Source Irish Central
A family have been left devastated after discovering that a law due this autumn will not grant them equal parental rights — even though their daughter is nearly two-years-old.
Same-sex couple Bex, 48, and Steffi Payne, 28, are based in Roscommon and Steffi gave birth to daughter Ava as a result of home insemination in September 2016.
When setting out on the journey to start a family, the couple decided to go down the route of using donor sperm to help them conceive.
Source Irish Times
Bill to fix drafting errors in 2015 Act will also ban anonymous sperm, egg donations
Same sex parents will finally be able to register both their names on their child’s birth certificate after the introduction of a Bill to amend drafting errors in previous legislation.
The Children and Family Relationships (Amendment) Bill will also ban anonymous sperm and egg donation in fertility treatment and will allow children born through donor assisted human reproduction access to their genetic heritage once they turn 18.
Provisions for the ban and a register to allow children access to their personal family information were contained in the Children and Family Relationships Act passed in 2015
Source The Telegraph
Surrogacy laws could be reformed to remove automatic rights from birth parents, under plans being examined by the Government.
Law Commission recommendations to reform surrogacy law have received Government backing and will be developed to make the rules “fit for the modern world”.
A three-year project will examine the current rules which give a woman and her husband automatic parentage over any child she gives birth to, even if the child is not biologically theirs.
It will “consider the legal parentage of children born via surrogacy, and the regulation of surrogacy more widely,” the Law Commission said.
Source Above The Law
Did you guess Mississippi? Wrong. Your assumptions about the Magnolia State notwithstanding, last week, the Mississippi Supreme Court issued a strong, well-reasoned opinion that reversed a lower court decision that would have created trouble for hopeful parents in Mississippi. The lower court had ruled that an anonymous sperm donor was in fact the legal parent of a child, even though that would have meant displacing one of the women (of a same-sex female couple) who had raised him. Yay, Mississippi! A victory for both families and LGBT individuals.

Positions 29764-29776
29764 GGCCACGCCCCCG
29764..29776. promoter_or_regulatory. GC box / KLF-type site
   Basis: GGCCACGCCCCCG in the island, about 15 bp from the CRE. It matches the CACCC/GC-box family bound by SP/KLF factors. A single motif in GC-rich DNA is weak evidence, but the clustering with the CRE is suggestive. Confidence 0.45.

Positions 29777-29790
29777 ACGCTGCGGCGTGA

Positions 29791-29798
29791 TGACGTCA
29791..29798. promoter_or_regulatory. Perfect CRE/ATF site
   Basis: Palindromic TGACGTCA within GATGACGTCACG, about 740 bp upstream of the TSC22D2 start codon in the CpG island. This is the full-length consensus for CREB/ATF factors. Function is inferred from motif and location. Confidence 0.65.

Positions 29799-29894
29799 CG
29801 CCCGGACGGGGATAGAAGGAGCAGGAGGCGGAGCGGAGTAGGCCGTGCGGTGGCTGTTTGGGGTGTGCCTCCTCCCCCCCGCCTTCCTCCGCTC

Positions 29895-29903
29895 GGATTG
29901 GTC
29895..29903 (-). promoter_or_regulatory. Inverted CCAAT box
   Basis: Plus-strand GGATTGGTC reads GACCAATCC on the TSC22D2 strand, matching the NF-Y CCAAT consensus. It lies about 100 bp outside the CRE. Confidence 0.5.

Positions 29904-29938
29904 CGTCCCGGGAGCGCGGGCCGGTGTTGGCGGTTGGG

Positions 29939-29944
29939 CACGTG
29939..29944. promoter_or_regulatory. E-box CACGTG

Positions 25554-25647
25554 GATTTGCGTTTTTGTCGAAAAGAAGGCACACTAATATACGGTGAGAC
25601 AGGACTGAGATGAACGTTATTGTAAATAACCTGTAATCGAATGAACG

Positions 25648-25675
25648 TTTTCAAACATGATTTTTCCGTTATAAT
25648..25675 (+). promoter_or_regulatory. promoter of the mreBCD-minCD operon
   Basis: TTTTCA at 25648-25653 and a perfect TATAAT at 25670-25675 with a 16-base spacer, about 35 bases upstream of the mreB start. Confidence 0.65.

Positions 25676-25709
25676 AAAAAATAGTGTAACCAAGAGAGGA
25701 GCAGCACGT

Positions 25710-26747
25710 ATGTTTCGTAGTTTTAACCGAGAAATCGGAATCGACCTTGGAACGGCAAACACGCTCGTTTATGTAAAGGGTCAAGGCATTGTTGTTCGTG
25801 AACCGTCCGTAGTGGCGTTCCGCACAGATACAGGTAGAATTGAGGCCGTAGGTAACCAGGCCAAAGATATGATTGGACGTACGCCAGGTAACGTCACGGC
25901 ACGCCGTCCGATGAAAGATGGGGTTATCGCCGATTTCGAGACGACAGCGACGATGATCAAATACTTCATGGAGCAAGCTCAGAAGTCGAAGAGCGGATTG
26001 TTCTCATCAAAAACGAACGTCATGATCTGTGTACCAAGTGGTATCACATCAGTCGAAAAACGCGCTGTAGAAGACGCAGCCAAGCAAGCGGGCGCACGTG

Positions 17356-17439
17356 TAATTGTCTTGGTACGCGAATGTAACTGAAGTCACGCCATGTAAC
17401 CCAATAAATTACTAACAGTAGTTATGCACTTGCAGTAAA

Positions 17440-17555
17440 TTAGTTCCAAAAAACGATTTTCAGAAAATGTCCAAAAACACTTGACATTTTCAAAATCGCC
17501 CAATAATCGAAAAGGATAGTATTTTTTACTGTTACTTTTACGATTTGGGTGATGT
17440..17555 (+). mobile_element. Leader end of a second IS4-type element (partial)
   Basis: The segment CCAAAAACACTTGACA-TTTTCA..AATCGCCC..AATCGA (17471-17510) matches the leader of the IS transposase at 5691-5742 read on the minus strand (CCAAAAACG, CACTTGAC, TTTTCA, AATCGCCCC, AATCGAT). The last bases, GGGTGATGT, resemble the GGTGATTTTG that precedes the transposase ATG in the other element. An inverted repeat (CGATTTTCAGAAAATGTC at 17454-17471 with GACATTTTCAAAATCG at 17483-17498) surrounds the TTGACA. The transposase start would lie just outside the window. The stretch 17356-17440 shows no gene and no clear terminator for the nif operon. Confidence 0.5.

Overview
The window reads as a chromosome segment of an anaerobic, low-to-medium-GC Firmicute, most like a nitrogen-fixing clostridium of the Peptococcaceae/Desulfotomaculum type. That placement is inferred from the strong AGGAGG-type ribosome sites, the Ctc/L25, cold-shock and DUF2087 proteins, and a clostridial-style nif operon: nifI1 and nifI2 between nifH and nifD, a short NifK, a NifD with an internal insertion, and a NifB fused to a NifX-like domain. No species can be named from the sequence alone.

Source The Wire
Through the years, India’s stand on surrogacy has varied from a medico-liberal to a carceral model, but the best safeguards for surrogates would be empowerment rather than relying on the market or the state for protection.
Law has long been the site of intense political, social and economic contest over women’s reproductive labour. Surrogacy is no exception. Over the past 15 years, numerous legislative drafts on surrogacy have been proposed, making India possibly the only country in the world to seriously consider all possible regulatory approaches to surrogacy ranging from a liberal, contract-based model in the late 1990s to a prohibitionist, carceral model in 2016.
Surrogacy laws in the UK prevent single parents from obtaining a parental order, which means that they are not recognised in law as the parent of their biological child.
The government is correcting this injustice, but the Joint Committee on Human Rights says that the proposed changes still don’t comply with human rights law.
Publishing the report earlier this month, the committee looked at the Government’s proposed changes to the Human Fertilisation and Embryology Act (2008). The key issues centred around the compatibility of the proposals with the right to private and family life provided for by the Human Rights Convention.
Source National Post
DES MOINES, Iowa — The birth mother of an 18-month-old girl, paid as a surrogate to have the baby, is not legally the child’s parent, the Iowa Supreme Court ruled Friday in an emotional case that concluded surrogacy contracts can be enforced in Iowa.